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Biopolymers 2017 - Food for Tomorrow congress edition: Key ingredients for the next food transition

Partners of Biopolymers 2017

Biopolymers 2017

Key Ingredients for the Food Transition
29th November to 1st December 2017
CCO Tour Bretagne - Nantes - FRANCE

September 7th: End of the submission (extended deadline)
October 1st: End of the Early Bird registration
 

 

Invited speakers

Pr. Dr. Vincenzo Fogliano: Chair of the Food Quality & Design group at Wageningen University, Netherlands

Pr. Dr. Peter Wilde: Research Leader at Institute of Food Research, Norwich, United Kingdom

Dr. Niklas Loren: Adjunct professor and Project Leader at RISE Bioscience and Materials/Agrifood and Bioscience/Product Design and Perception, Göteborg, Swenden

Dr. Laura Piazza: Associate Professor in Food Technology at University of Milan, Italy

Pr. Dr. Sylvie Turgeon: Professor at Laval University  and INAF Director, Quebec, Canada

 

Scientific committee

Dr. Marc Anton: Research Director at INRA, Nantes, France

Dr. Frédérique Jourjon: Research Director at ESA, Angers, France

Pr. Dr. Alain Le Bail:  Leader of the group Matrices and Food , Processes / Properties Structure / Sensory at ONIRIS, Nantes, France

Pr. Dr. Alan Mackie: Professor of Colloids Chemistry at University of Leeds, United Kingdom

Pr. Dr. Rafaele Mezzenga: Leader of the group Food and Soft Materials Science at ETH Zurich, Switzerland

Dr. Laura Piazza: Associate Professor in Food Technology at University of Milan, Italy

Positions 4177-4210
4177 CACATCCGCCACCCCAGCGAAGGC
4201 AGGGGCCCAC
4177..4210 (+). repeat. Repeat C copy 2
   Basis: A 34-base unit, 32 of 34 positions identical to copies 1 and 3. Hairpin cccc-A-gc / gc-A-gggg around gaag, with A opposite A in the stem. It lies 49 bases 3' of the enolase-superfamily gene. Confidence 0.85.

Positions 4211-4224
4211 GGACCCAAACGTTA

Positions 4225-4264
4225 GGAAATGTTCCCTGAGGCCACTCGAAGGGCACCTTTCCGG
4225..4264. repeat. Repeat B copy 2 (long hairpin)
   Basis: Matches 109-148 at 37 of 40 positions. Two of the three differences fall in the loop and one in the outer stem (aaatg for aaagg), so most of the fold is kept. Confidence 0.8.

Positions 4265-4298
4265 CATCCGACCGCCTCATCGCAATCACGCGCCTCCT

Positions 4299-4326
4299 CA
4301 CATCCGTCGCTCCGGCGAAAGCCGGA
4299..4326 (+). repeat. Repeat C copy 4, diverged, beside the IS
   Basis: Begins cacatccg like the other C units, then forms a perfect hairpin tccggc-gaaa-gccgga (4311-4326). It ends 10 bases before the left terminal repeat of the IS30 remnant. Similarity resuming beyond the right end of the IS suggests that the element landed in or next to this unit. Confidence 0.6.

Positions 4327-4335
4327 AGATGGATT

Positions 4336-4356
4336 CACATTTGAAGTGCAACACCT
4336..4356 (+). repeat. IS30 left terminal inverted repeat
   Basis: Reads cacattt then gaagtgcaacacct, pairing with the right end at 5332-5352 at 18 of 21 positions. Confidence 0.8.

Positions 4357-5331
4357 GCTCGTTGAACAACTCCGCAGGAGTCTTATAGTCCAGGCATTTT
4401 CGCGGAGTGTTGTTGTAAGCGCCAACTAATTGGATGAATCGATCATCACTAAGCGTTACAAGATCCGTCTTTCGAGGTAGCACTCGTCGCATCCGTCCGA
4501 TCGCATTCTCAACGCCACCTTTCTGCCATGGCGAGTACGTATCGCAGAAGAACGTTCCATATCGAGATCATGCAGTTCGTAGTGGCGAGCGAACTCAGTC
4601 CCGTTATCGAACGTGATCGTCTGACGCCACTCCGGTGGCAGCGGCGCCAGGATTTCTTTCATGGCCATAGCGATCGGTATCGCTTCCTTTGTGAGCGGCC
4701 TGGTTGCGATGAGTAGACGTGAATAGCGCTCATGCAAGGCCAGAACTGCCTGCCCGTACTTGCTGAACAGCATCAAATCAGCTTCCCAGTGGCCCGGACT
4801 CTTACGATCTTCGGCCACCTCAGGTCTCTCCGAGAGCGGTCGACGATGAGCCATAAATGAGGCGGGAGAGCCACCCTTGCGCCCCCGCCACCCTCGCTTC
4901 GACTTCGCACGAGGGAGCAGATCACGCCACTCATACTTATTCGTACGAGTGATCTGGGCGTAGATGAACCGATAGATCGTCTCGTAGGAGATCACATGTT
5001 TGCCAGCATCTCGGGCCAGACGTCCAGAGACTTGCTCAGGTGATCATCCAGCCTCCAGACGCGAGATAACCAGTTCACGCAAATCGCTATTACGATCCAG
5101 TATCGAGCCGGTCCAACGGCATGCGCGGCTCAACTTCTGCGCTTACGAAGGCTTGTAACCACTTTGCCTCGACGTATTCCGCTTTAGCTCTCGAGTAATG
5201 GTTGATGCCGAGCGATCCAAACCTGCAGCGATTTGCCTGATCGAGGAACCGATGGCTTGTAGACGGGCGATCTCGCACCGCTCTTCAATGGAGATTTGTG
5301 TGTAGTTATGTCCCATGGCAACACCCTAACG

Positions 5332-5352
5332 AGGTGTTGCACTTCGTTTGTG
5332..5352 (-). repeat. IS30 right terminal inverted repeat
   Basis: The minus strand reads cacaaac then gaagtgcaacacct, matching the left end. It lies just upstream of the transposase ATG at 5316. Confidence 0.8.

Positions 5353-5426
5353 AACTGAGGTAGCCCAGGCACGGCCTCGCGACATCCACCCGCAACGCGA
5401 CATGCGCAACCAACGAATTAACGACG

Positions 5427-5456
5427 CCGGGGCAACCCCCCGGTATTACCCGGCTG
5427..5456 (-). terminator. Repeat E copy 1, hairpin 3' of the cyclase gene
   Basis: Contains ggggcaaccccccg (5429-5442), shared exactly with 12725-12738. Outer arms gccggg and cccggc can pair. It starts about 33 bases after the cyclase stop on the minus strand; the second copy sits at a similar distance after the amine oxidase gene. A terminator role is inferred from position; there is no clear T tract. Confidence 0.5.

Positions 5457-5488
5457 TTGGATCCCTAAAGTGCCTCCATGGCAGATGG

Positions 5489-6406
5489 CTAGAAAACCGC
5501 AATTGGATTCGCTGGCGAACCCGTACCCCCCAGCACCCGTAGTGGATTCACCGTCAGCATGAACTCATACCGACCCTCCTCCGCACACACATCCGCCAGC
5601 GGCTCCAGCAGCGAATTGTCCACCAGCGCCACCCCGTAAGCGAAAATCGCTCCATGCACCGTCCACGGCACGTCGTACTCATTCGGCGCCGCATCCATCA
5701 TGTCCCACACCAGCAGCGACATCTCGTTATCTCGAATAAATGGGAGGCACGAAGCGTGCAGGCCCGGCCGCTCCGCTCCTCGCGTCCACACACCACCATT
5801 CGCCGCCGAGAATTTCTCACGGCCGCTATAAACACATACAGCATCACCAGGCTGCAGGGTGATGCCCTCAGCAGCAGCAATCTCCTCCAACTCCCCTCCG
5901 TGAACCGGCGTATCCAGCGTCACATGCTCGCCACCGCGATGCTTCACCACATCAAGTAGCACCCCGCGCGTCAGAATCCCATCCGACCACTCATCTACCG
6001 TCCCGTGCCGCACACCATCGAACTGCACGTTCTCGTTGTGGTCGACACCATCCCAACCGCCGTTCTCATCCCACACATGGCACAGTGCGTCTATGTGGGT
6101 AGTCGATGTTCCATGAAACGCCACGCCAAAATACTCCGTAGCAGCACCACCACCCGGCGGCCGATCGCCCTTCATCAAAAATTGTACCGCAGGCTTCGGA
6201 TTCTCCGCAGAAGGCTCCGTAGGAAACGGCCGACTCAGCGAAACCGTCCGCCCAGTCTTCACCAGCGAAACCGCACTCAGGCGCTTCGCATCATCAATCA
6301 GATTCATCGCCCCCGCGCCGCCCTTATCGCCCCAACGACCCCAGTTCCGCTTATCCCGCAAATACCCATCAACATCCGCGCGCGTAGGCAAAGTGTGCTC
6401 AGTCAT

Pr. Dr. Sylvie Turgeon: Professor at Laval University  and INAF Director, Quebec, Canada

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Biopolymers are essential components of food and beverages, as well as key components in other types of non-food products. The challenge is to understand the organization at macroscopic scale of these natural and processed architectures, in relation with the properties of the basic components and their interactions at a mesoscopic scale. In a context of food transitions, alternative sources of proteins are expected. These important changes on dietary practices require a significant research investment. Consequently, the detailed knowledge of these molecules as well as the deeper characterization of interactions and the multi-scale structures they are able to establish in food matrices, will allow the optimal use of biopolymers in the future. This multidisciplinary knowledge will have a positive impact on the control of the final structure, the formulation of food products, the sensory quality, the encapsulation of healthy molecules, the control of digestion properties and many other essential characteristics.

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